david mckinley after being put in a race in west virginia read madison cawthorn losing his bid to a republican challenger. as you look ahead, who is the next most vulnerable incumbent in a primary? >> one of them is for an election that already happened. it isn't tabulated yet. another more moderate democrat. there was a ballot printing error in one of the counties in the district and so we are still waiting for that race to be called. the indications are he will lose to a more progressive challenger. he could end up losing tonight. that race being close and competitive. >> good morning. i think i'm missing something here. you all keep talking about republicans gaining seats in the
house and senate. i haven't heard any republican say what they are going to do for their constituents. that goes both ways. democrats. it's getting kind of old that they're running on this fake election --. water these politicians going to do for the working person. that's what i want to know. because i don't see the republicans gaining any seats at all when they are running on air. >> one of the subplots of the election so far has been rick scott, a u.s. senator, republican from florida who chairs the committee, i think he has presidential ambitions. he denies that, but i think at the least he wants to become more prominent national figure.
scott has put out his own central plan for what he wants to do with the republican majority. it has some things in there democrats attacked him for particularly suggesting as her public and seven the past that americans, a fair number of americans don't pay income tax and that every american should pay some level of income tax which would amount to a tax increase on essentially the poorest americans. the reason i bring that up is to say mitch mcconnell is the center republican leader was critical of scott for doing that because mcconnell realizes this is a referendum election and it's fair to say the republicans are not talking a lot about what they want to do. they are more running as a referendum. the democrats did the same thing in 2018, you keep the focus on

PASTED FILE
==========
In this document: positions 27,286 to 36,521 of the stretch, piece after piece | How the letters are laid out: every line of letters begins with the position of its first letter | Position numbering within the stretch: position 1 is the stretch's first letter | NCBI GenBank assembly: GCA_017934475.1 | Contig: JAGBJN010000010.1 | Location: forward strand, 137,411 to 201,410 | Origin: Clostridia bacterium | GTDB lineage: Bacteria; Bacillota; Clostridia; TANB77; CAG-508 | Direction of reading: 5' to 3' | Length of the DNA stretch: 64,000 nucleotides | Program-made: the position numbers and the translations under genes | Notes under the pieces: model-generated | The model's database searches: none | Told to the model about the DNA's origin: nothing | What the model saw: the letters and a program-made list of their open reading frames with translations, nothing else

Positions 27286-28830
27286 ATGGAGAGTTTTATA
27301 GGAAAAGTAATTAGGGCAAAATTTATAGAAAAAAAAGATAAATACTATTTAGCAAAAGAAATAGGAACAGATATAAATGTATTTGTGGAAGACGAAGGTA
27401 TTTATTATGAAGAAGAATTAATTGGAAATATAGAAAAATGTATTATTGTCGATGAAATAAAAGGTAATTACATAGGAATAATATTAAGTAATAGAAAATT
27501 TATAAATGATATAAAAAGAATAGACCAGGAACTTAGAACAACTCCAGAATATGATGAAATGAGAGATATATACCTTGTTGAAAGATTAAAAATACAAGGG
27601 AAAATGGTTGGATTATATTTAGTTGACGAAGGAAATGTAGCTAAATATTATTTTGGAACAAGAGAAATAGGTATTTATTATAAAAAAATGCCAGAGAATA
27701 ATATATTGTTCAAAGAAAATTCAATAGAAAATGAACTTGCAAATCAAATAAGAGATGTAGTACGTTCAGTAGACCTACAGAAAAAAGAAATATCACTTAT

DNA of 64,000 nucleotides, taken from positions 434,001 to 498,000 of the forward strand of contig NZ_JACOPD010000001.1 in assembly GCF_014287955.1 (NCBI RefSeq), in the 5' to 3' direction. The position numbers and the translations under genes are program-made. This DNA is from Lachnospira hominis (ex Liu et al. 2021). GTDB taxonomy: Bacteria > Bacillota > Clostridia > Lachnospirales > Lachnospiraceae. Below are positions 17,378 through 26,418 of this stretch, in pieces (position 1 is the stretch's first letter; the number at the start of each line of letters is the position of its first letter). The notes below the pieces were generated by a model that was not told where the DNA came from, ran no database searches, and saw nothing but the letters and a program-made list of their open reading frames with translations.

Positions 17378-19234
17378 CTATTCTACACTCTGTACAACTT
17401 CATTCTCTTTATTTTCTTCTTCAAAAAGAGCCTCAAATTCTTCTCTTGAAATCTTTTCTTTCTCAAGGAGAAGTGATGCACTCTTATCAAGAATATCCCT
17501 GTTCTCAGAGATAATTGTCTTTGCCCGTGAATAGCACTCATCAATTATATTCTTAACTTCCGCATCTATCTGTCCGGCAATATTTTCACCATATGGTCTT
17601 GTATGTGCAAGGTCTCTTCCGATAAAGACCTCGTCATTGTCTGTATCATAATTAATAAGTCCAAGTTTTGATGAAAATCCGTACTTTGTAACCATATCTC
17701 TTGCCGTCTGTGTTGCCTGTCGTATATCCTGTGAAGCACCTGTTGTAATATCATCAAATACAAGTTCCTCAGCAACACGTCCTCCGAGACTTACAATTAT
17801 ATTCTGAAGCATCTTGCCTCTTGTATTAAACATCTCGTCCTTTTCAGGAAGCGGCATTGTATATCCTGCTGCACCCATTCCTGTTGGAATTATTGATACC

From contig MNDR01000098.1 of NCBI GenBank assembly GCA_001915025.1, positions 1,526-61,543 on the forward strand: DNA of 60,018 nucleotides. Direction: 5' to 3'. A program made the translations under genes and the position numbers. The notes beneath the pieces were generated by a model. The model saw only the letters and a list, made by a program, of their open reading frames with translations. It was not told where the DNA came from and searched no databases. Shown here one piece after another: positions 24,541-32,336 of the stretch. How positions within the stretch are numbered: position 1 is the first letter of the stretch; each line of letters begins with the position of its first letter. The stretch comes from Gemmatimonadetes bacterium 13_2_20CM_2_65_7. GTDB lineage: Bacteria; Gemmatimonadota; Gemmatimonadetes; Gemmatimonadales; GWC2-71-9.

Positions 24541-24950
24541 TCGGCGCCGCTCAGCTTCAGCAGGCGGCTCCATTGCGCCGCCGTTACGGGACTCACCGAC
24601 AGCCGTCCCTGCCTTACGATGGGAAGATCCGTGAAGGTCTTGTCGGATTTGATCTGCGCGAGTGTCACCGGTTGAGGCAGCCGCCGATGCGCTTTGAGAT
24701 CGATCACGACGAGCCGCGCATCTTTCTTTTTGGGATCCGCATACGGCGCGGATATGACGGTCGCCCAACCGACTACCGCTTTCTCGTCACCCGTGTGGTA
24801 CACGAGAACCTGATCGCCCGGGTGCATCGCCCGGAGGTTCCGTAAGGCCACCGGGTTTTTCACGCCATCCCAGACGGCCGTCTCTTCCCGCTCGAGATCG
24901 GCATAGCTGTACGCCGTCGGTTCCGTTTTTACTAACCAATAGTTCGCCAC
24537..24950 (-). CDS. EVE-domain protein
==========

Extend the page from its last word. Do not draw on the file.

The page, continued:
that person and on the party. you don't talk as much about what you want to do and that gets into more of a choice which is often what the president's party wants to do in a midterm. host: kay ivey facing a republican primary, the ad that got the most attention was this ad in which she focused on joe biden. [video clip] >> growing up, my mom and dad taught us, if you cannot say anything nice, do not say anything at all. here is what i have to say about joe biden. alabama's one and only kay ivey.
poor joe. bless his heart. guest: you talk about the rock -- election being the referendum, iv is the sitting governor and has a primary of her own. it looks like she is going to finish ahead of her competitors, but may not get above the 50% required for the runoff. host: ron, dover, pennsylvania. line for democrats. are you there? caller: my question is, how can these republicans run for office if they were involved in the insurrection? that is the edge of treason or something, i do not understand. host: happening as the january 6 elect committee is going to be set to be holding hearings this summer. guest: there have been legal
cases about whether folks adjacent or participated on january 6, 20 21 could be on the ballot. those cases have not been successful. that has been an issue that has come up in the courts. host: pennsylvania voters calling in a bit this morning. republican, go ahead. caller: good morning. i am in southwestern pennsylvania. 50 years ago, 80% share of the population. now, it might be 50-50. a friend of mine told me, it might be 60-40, the other way around. the lifelong democrat took a toll on them, fentanyl and crime has taken a toll on them.
i am thinking locally that the democrat party, they need their own faith, if you will. that is my comment. guest: southwest pennsylvania is where you have seen a lot of political realignment in the years. some of the places -- eastern ohio, a lot of those places have fallen away from democrats, the state of west virginia is a great example. west virginia voted for the caucus in 1988. h w bush. in 2000, west virginia had voted for's -- bush's son. democrats have had this problem in appalachia, appalachia touches a lot of competitive states, whether it be